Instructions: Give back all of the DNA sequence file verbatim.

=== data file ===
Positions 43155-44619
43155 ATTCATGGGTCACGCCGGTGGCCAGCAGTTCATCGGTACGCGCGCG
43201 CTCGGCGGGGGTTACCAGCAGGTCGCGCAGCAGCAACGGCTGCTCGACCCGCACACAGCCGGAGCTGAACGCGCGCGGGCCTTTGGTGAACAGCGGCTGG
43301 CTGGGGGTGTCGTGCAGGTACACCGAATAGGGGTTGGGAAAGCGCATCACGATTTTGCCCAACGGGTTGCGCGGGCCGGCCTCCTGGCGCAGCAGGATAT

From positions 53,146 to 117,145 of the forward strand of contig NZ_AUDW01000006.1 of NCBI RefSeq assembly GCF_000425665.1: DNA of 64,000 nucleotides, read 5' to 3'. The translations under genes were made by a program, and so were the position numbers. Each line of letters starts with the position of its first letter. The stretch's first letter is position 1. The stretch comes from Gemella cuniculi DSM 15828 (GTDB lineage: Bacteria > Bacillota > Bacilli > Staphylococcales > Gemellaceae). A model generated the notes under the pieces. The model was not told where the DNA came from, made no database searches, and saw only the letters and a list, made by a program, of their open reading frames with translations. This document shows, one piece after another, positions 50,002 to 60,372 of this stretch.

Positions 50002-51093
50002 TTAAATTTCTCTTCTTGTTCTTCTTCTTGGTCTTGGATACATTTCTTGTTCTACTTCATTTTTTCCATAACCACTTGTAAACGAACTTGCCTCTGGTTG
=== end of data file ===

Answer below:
Positions 43155-44619
43155 ATTCATGGGTCACGCCGGTGGCCAGCAGTTCATCGGTACGCGCGCG
43201 CTCGGCGGGGGTTACCAGCAGGTCGCGCAGCAGCAACGGCTGCTCGACCCGCACACAGCCGGAGCTGAACGCGCGCGGGCCTTTGGTGAACAGCGGCTGG
43301 CTGGGGGTGTCGTGCAGGTACACCGAATAGGGGTTGGGAAAGCGCATCACGATTTTGCCCAACGGGTTGCGCGGGCCGGCCTCCTGGCGCAGCAGGATAT

From positions 53,146 to 117,145 of the forward strand of contig NZ_AUDW01000006.1 of NCBI RefSeq assembly GCF_000425665.1: DNA of 64,000 nucleotides, read 5' to 3'. The translations under genes were made by a program, and so were the position numbers. Each line of letters starts with the position of its first letter. The stretch's first letter is position 1. The stretch comes from Gemella cuniculi DSM 15828 (GTDB lineage: Bacteria > Bacillota > Bacilli > Staphylococcales > Gemellaceae). A model generated the notes under the pieces. The model was not told where the DNA came from, made no database searches, and saw only the letters and a list, made by a program, of their open reading frames with translations. This document shows, one piece after another, positions 50,002 to 60,372 of this stretch.

Positions 50002-51093
50002 TTAAATTTCTCTTCTTGTTCTTCTTCTTGGTCTTGGATACATTTCTTGTTCTACTTCATTTTTTCCATAACCACTTGTAAACGAACTTGCCTCTGGTTG